Newfoundland; Economic, Diplomatic, and Strategic Studies

By R. A. MacKay | Go to book overview
The Royal Institute of International Affairs is an unofficial and non-political body, founded in 1920 to encourage and facilitate the scientific study of international questions.The Institute, as such, is precluded by its rules from expressing an opinion on any aspect of international affairs. A similar rule applies to the Supervisory Committee on the Newfoundland Study which is a committee of the Royal Institute of International Affairs and includes representatives of the Canadian Institute of International Affairs and the Newfoundland Branch of the Royal Institute. Any opinions expressed in this study are therefore purely individual and not those of the Committee or the Institute.The Supervisory Committee on Newfoundland Studies, which was appointed in June 1941 by the Royal Institute of International Affairs to supervise a research study of the economy and external relations of Newfoundland, consists of the following:
Sir Campbell Stuart, G.C.M.G., K.B.E., ( Chairman), Chairman Imperial
Committee, Royal Institute of International Affairs.
Dr. V. P. Burke, O.B.E., Chairman of the Board of Governors, Memorial
University College, St. John's, Newfoundland.
Captain R. Duder, Memorial University College, St. John's, Newfoundland.
Professor E. M. Earle, Institute for Advanced Study, Princeton, N.J.
Professor H. A. Innis, ( Treasurer), University of Toronto.
Dr. N. A. M. MacKenzie, President, University of British Columbia.
Sir John Hope Simpson, K.B.E., C.I.E., Director of Research, Royal
Institute of International Affairs.
John W. Wheeler-Bennett, Esq., British Press Service, New York, N.Y.
Alternates for Professor Innis and President MacKenzie: Professor A. Brady,
University of Toronto, and Professor George Curtis, Dalhousie
University, Halifax, N.S.
Professor R. A. MacKay, ( Secretary and Director of Research), Dalhousie
University, Halifax, N.S.

-ii-

Notes for this page

Add a new note
If you are trying to select text to create highlights or citations, remember that you must now click or tap on the first word, and then click or tap on the last word.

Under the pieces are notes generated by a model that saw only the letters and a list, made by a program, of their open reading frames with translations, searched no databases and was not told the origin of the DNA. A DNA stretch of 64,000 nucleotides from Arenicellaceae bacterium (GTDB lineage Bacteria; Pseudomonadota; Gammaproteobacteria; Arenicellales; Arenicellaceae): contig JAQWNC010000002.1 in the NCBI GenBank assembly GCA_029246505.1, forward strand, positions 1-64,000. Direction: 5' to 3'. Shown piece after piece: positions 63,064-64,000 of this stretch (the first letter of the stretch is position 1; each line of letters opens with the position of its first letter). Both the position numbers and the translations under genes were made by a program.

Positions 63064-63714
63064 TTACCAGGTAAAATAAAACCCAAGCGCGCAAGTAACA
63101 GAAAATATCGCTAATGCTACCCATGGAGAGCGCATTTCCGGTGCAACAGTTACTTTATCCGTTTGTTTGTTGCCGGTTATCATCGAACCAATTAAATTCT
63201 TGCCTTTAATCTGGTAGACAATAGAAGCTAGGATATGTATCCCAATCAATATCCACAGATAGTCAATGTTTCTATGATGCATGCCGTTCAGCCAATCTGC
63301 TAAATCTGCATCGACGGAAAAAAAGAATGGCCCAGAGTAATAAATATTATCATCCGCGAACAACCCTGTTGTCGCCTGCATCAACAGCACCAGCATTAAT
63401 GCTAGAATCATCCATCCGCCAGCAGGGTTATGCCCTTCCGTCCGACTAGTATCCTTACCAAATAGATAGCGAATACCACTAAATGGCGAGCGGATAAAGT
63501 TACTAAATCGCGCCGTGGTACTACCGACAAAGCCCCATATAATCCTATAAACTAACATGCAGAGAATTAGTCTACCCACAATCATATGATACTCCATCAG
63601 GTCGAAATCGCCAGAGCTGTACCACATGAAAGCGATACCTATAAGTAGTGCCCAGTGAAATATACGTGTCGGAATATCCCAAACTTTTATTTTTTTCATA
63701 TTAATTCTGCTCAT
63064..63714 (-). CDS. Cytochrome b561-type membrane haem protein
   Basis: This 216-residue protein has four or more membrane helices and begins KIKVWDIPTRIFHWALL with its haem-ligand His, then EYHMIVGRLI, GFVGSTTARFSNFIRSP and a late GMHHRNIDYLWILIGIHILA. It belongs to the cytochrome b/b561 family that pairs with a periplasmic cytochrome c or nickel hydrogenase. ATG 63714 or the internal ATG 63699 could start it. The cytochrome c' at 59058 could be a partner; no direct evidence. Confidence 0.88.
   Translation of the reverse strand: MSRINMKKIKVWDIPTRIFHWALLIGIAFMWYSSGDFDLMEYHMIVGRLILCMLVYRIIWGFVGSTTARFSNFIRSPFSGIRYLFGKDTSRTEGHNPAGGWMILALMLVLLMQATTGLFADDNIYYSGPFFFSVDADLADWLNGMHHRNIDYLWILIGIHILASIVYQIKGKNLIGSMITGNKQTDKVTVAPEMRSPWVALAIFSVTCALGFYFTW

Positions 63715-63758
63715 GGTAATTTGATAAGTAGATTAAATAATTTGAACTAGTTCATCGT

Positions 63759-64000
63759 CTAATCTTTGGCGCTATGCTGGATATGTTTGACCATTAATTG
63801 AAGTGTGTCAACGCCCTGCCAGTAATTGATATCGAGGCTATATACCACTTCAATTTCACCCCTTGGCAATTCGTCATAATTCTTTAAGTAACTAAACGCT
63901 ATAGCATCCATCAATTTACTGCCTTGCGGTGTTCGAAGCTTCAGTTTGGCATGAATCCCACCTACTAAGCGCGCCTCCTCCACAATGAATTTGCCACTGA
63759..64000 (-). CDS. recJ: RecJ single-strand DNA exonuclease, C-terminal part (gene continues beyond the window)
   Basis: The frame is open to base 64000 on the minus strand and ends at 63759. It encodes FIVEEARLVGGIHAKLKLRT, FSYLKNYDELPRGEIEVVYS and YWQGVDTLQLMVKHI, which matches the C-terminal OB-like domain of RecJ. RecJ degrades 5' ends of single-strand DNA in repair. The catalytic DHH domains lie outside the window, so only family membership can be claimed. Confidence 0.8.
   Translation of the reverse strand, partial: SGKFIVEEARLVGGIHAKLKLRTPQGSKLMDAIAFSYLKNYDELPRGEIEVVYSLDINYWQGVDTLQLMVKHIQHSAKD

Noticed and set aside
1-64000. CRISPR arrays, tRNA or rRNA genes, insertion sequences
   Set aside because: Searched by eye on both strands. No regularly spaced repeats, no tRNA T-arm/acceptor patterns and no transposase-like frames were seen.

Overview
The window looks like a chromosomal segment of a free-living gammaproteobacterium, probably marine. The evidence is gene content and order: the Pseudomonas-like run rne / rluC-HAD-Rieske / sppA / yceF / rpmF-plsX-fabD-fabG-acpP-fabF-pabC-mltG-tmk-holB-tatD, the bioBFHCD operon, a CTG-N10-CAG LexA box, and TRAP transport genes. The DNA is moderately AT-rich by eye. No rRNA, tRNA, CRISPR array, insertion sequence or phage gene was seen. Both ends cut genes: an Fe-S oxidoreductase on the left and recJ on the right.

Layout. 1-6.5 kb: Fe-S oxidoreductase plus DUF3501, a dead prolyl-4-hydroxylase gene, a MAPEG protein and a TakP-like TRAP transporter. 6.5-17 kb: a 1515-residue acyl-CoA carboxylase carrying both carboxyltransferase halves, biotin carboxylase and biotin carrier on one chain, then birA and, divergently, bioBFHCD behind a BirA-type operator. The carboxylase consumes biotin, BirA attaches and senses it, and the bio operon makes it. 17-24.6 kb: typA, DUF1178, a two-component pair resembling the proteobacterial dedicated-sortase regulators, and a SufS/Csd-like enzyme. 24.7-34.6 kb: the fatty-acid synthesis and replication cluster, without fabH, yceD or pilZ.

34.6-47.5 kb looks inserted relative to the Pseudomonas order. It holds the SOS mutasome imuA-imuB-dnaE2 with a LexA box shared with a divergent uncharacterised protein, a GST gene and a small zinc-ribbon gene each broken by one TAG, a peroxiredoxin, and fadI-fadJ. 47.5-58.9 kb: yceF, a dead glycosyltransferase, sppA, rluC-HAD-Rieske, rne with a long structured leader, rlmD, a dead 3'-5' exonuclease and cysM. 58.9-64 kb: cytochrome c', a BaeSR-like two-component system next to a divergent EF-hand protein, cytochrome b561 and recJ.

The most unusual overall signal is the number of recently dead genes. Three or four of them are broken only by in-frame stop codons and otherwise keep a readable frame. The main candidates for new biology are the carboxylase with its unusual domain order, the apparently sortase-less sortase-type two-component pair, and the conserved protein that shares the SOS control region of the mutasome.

One moment ...
Default project is now your active project.
Project items
Notes
Cite this page

Cited page

Style
Citations are available only to our active members.
Buy instant access to cite pages or passages in MLA 8, MLA 7, APA and Chicago citation styles.

(Einhorn, 1992, p. 25)

(Einhorn 25)

(Einhorn 25)

1. Lois J. Einhorn, Abraham Lincoln, the Orator: Penetrating the Lincoln Legend (Westport, CT: Greenwood Press, 1992), 25, http://www.questia.com/read/27419298.

Note: primary sources have slightly different requirements for citation. Please see these guidelines for more information.

Cited page

Bookmark this page
Newfoundland; Economic, Diplomatic, and Strategic Studies
Table of contents

Table of contents

Settings

Settings

Typeface
Text size Smaller Larger Reset View mode
Search within

Search within this book

Look up

Look up a word

  • Dictionary
  • Thesaurus
Please submit a word or phrase above.
Print this page

Print this page

Why can't I print more than one page at a time?

Help
Full screen
Items saved from this book
  • Bookmarks
  • Highlights & Notes
  • Citations
/ 577

matching results for page

    Questia reader help

    How to highlight and cite specific passages

    1. Click or tap the first word you want to select.
    2. Click or tap the last word you want to select, and you’ll see everything in between get selected.
    3. You’ll then get a menu of options like creating a highlight or a citation from that passage of text.

    OK, got it!

    Cited passage

    Style
    Citations are available only to our active members.
    Buy instant access to cite pages or passages in MLA 8, MLA 7, APA and Chicago citation styles.

    "Portraying himself as an honest, ordinary person helped Lincoln identify with his audiences." (Einhorn, 1992, p. 25).

    "Portraying himself as an honest, ordinary person helped Lincoln identify with his audiences." (Einhorn 25)

    "Portraying himself as an honest, ordinary person helped Lincoln identify with his audiences." (Einhorn 25)

    "Portraying himself as an honest, ordinary person helped Lincoln identify with his audiences."1

    1. Lois J. Einhorn, Abraham Lincoln, the Orator: Penetrating the Lincoln Legend (Westport, CT: Greenwood Press, 1992), 25, http://www.questia.com/read/27419298.

    Cited passage

    Thanks for trying Questia!

    Please continue trying out our research tools, but please note, full functionality is available only to our active members.

    Your work will be lost once you leave this Web page.

    Buy instant access to save your work.

    Already a member? Log in now.

    Search by... Author
    Show... All Results Primary Sources Peer-reviewed

    Oops!

    An unknown error has occurred. Please click the button below to reload the page. If the problem persists, please try again in a little while.